Our friend Joyce Frieden, the News Editor of MedPage Today, reported that the views that some House committee members expressed Wednesday in favor of vaccination brought to mind a line from a character on a British television show: “I am unanimous in this.”

“It wasn’t until the development of the MMR [measles, mumps, and rubella] vaccine that we as a country were able to stop this horrific illness,” said Rep. Diana DeGette (D-Colo.), chairman of the House Energy & Commerce Subcommittee on Oversight and Investigations, at a hearing on recent measles outbreaks in the U.S. “But despite that success, here we are again 20 years later.”

Rep. Greg Walden (R-Ore.), a ranking member of the full Energy & Commerce Committee, noted that one in four people diagnosed with measles will end up being hospitalized. “If we don’t reverse the downward trend in vaccination, we risk bringing back measles in full force,” he said.

DeGette called the recent measles outbreaks “a real cause for national concern” and pointed out that the national measles vaccination rate for children stands at 91%.

“That may seem high to some, but it’s well below the 95% vaccination rate required to protect communities and give them herd immunity,” she said. “And while the overall national rate of MMR vaccines is currently at 91%, the rate in some communities is much lower — some as low as 77%. Outbreaks like the one we’re seeing with measles remind us of just how interconnected our communities are … As a nation, to stop the spread of deadly diseases, we have to address the root cause of the problem and we have to define concrete steps … We need to support additional research into vaccine safety to further increase consumer confidence in these vaccines.”

Nearly 160 Cases This Year

Once again the numbers are important and so from Jan. 1, 2019 to Feb. 21, 2019, there have been 159 confirmed measles cases in 10 states, Nancy Messonnier, MD, director of the CDC’s National Center for Immunization and Respiratory Diseases, told the committee. The states reporting outbreaks include California, Colorado, Connecticut, Georgia, Illinois, Kentucky, New York, Oregon, Texas, and Washington. In 2018, 372 people in 25 states and the District of Columbia were reported to have measles; most of those cases involved unvaccinated people, she added.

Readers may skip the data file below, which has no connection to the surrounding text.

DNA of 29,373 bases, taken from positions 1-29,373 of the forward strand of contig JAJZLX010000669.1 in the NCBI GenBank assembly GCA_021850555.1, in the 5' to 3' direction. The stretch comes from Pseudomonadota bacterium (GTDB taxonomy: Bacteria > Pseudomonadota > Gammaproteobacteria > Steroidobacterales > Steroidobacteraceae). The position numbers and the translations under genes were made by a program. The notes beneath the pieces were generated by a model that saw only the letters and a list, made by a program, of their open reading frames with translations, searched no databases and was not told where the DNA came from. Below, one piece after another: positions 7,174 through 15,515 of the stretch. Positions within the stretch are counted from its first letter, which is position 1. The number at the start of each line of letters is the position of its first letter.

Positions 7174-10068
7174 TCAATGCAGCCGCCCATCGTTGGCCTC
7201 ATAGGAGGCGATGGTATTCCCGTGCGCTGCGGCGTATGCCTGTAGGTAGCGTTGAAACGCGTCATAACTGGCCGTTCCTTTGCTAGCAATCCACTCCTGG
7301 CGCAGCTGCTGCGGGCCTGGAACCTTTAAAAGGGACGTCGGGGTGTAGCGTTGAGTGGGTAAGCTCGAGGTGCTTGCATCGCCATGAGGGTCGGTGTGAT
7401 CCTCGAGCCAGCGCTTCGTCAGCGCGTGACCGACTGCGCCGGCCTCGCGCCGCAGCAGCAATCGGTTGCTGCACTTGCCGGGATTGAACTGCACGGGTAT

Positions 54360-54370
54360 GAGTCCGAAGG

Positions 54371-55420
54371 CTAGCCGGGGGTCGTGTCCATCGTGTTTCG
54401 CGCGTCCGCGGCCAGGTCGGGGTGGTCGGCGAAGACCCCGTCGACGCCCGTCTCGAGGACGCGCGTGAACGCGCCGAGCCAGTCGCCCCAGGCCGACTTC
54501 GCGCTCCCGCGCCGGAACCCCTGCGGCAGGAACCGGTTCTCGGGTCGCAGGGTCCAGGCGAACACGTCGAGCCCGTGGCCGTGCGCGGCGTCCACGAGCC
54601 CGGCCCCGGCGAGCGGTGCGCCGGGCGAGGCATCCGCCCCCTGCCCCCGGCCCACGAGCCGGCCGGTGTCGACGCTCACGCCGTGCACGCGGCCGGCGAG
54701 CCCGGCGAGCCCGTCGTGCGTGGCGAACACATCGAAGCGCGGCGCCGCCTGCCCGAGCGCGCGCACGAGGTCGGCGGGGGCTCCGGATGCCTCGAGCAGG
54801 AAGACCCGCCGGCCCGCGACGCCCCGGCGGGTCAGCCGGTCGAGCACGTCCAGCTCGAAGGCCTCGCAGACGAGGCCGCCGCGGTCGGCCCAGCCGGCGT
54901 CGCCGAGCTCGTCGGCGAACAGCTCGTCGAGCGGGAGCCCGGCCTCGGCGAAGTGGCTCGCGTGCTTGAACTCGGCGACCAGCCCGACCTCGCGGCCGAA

Although measles was officially eliminated in the U.S. in 2000, and the rate of measles vaccination coverage is fairly high nation-wide, “there are pockets of people who are vaccine hesitant who delay or even refuse to vaccinate themselves and their children,” which can cause outbreaks, Messonnier said. Many of those live in close-knit communities where they share the same religious beliefs or ethnic backgrounds as their neighbors. Others simply have a strong personal belief against vaccination.

“In the past 5 years, there have been 26 measles outbreaks of more than five cases, 12 of which were in close-knit communities, including a Somali community in Minnesota in 2017 and Orthodox Jewish communities in New York City and New York state in 2018; these 12 outbreaks account for over 75% of cases in the past 5 years,” she said, adding that “Vaccine hesitancy is the result of a misunderstanding of the risk and seriousness of disease combined with misinformation regarding the safety and effectiveness of vaccines. However, the specific issues fueling hesitancy vary by community” and must be attacked locally with the help of the CDC.